One unique thing about the .NET Micro Framework is that it is a .NET virtual machine that runs directly on the metal.  We did this so that it could be as small and performant as possible for the current architecture.   However, there are a number of users who have elected not to run MF on the metal but rather to port it onto another operating system or kernel.  This kind of port is fully supported in the Micro Framework.  In fact, there are two porting layers in the architecture.  One is the low level Hardware Abstraction Layer (HAL) layer that supports drivers to the hardware.  For example, this is where you would plug the Micro Framework directly into the Serial Controller on your board.  There is also a higher level of porting interfaces that calls into the HAL.  This is the Platform Abstraction Layer (PAL).  To continue our previous example, if you want to run the Micro Framework on an OS, you write an interface to the serial interfaces in the OS or kernel rather than directly to the Serial Controller.   architecture

Currently, a significant number of the ports that are done are placing the Micro Framework on another operation system.  Why would you do that?  Here are a couple of potential reasons.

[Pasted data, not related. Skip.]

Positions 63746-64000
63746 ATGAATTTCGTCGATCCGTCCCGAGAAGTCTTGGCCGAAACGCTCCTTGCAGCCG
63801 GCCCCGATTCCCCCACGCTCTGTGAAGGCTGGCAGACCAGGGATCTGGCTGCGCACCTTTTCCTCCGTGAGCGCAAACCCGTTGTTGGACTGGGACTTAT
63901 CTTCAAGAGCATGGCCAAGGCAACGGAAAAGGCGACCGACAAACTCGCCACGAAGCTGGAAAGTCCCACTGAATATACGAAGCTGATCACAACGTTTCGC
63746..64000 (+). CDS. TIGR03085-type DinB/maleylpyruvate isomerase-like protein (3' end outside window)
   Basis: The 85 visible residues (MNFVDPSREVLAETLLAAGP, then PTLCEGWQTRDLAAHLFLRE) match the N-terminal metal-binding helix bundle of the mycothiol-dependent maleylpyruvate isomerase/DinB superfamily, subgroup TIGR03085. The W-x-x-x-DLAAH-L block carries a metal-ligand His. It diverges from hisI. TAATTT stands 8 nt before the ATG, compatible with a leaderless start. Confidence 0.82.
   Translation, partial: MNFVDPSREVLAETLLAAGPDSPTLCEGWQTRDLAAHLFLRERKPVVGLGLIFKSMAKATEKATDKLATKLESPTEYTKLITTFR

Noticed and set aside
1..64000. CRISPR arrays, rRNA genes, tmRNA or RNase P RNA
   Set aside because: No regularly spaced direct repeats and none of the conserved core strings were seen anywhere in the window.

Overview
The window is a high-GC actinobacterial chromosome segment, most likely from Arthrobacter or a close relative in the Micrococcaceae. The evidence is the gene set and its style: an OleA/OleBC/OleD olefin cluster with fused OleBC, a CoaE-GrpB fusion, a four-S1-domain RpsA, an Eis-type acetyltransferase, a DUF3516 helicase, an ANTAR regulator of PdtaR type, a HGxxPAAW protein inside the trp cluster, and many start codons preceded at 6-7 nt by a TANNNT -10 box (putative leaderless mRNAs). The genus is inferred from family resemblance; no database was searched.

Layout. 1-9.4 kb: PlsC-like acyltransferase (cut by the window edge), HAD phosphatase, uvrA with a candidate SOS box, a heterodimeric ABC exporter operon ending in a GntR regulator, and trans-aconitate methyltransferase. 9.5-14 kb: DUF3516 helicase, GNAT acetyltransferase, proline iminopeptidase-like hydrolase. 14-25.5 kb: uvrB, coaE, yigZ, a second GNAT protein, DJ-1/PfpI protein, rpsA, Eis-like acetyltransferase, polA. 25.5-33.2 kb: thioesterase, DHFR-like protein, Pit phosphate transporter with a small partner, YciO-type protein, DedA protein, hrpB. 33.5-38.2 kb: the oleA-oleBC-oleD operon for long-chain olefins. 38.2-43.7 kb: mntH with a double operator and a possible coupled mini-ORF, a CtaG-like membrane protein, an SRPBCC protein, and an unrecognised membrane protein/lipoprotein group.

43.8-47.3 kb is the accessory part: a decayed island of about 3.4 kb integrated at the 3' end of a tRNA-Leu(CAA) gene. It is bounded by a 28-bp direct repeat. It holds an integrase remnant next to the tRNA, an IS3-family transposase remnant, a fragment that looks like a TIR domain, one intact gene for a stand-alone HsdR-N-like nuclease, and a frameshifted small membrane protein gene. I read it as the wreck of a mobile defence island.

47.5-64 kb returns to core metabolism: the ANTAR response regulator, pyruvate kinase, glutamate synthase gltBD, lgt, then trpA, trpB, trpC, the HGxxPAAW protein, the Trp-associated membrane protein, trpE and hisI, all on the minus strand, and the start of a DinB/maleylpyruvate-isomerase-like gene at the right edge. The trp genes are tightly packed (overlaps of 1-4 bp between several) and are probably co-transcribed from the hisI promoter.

• Support for existing libraries or other OS features:   Perhaps you have some features in your OS that you are dependent on or there is some piece of code that is already integrated with your existing operating environment which you can’t or don’t want to re-implement in managed code.  With the Interop features that were added to MF, you don’t need to rewrite everything in managed code.  You can integrate the native code implementations into your managed code applications.   In fact, I really like our Interop feature implementation.  The native code seamlessly becomes like a part of the existing Namespaces and you call into it like you would any managed code function. 

Another example is real-time support.  As you know, the .NET Micro Framework is not real-time.  Frequently, the real-time requirements of an application are very isolated.  By porting MF onto a small kernel or RTOS, you can run your real-time code in that environment and still have the .NET Micro Framework as a highly productive application environment for the rest.

  • Migration strategy:  You may actually plan to migrate all your code to managed code but do you need to do everything today?  What if you added the Micro Framework as a process on the existing platform and wrote you managed code over time taking advantage of that code already running on the existing OS?  No problem. 

I’ve seen both of these cases.  They both take advantage of the flexibility of the porting experience in MF.  Tell me about your reasons for porting to an OS or conversely for porting MF onto the metal?  That way we can understand what might be missing from the platform that we should have on our roadmap.


Colin Miller

Product Unit Manager